In the two decades since Linda Hasenfratz took the helm of Linamar Corporation from her father, Frank, the Guelph-based auto-parts manufacturer has grown into a global giant with a market cap of almost $ 5 billion. The company recently struck a strategic alliance with Ballard Power Systems to develop fuel-cell electric powertrains and components in a big bet on hydrogen fuel. We asked the one-time factory machine operator how she feels about the dramatic evolution the automotive industry is going through.
You largely manufacture auto parts but the pandemic brought you into a new niche: ventilators.
Jumping into production of ventilators when there was a global shortage was probably the most meaningful thing we did in the early days. We made ventilator parts and full ventilators for five different customers. We made nearly one million parts or full assemblies for ventilators last year and that business is continuing.
Will you stay in that business?
Interestingly, we had already identified medical devices as a market we wanted to expand into, given the aging global population. We were not looking at ventilators specifically, but the work last year helped us get more connected with the industry and refine our strategy.
Automotive sector remains your primary focus and the industry has weathered this downturn much better than the financial crisis. How has that affected Linamar?
Well, we were fully shut down for two months last year, which was painful. But when our customers started coming back online, they came back quickly, particularly in North America and Asia. Then, at the beginning of this year, the brakes got put on again as we started to feel supply chain issues. The notable one is semiconductor chips. The auto industry tends to work on just-in-time inventory; if manufacturers don’t need the parts, they shut suppliers off. For the chip guys, automakers only represent six per cent or seven per cent of the global market, and with the surge in demand for consumer electronics and computers, they had plenty of other places to allocate those chips. When the automakers wanted that supply again, it wasn’t there for them. Back in 2010, the exact same thing happened, so unfortunately we didn’t learn from that.
What about other commodities that have also soared in price?
The steel prices would be where we’re feeling the most impact. On the automotive side, most of our contracts have metal market pass-through adjustments so every quarter we change our pricing based on the metal market index and that makes us reasonably well insulated. In our industrial businesses Skyjack and MacDon, we’re more exposed so we have to negotiate the best we can.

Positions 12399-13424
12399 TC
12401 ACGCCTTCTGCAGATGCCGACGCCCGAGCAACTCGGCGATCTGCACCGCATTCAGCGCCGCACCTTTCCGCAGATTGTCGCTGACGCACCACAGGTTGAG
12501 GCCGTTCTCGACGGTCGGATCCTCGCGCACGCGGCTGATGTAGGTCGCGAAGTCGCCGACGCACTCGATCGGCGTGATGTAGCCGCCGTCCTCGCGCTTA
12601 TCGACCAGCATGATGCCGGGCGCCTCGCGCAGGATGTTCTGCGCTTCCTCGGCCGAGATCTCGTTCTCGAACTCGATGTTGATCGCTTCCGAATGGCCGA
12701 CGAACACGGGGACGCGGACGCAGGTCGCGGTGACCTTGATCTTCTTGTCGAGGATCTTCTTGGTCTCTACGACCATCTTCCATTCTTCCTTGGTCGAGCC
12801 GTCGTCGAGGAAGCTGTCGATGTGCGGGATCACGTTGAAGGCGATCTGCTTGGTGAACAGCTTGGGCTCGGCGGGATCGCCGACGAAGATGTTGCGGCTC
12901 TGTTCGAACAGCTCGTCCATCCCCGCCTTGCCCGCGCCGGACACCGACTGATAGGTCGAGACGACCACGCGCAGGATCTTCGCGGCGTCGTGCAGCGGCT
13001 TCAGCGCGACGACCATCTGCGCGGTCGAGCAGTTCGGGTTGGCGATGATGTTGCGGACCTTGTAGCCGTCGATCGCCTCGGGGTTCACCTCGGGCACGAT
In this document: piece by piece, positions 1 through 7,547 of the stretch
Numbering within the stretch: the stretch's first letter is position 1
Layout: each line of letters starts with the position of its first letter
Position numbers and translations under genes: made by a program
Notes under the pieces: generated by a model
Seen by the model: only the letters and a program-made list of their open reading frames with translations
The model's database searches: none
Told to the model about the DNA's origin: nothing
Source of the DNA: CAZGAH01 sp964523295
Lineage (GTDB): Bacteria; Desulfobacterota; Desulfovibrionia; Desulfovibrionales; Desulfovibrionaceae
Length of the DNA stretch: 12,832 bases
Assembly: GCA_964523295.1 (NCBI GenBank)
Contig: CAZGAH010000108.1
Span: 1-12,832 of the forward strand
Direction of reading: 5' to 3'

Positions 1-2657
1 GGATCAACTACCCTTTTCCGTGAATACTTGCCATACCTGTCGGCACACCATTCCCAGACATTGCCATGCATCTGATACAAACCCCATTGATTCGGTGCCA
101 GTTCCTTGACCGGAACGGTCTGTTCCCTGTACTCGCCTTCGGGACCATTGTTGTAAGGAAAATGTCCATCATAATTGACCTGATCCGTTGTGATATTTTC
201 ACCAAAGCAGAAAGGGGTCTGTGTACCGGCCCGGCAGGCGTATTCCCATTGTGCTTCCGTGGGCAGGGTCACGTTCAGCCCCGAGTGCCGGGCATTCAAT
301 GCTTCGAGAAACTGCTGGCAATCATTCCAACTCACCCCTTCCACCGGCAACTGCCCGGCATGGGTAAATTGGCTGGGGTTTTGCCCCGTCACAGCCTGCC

You’ve partnered with Ballard to produce automotive fuel-cell components. Do you expect that technology to take over from battery electric cars?
Just to clarify the terminology, a fuel-cell vehicle is still an electric vehicle but instead of a battery pack, it’s powered by fuel cells. We’re big believers that fuel-cell technology is the future of mobility, from passenger cars to commercial vehicles and heavy trucks, because it’s superior to battery-electric for four reasons. The first and possibly most important one is that it’s a clean technology end to end — from fuel sourcing right through to the tailpipe — because it’s not reliant on electricity grids, which are pretty dirty. A battery pack itself is heavy, 800 kilograms or more, which is not very efficient for vehicle performance and produces heavy emissions: making one battery pack for a large sedan releases 17 tons of CO2. A car with an internal combustion engine generates between six and eight tons of CO2 a year, so making that one battery pack produces as much pollution as more than two years of driving an internal-combustion car. Hydrogen is made from water using solar or wind power. In a way, you’re temporarily storing the solar and wind power in the hydrogen, because when you run the fuel cell, the byproduct is water.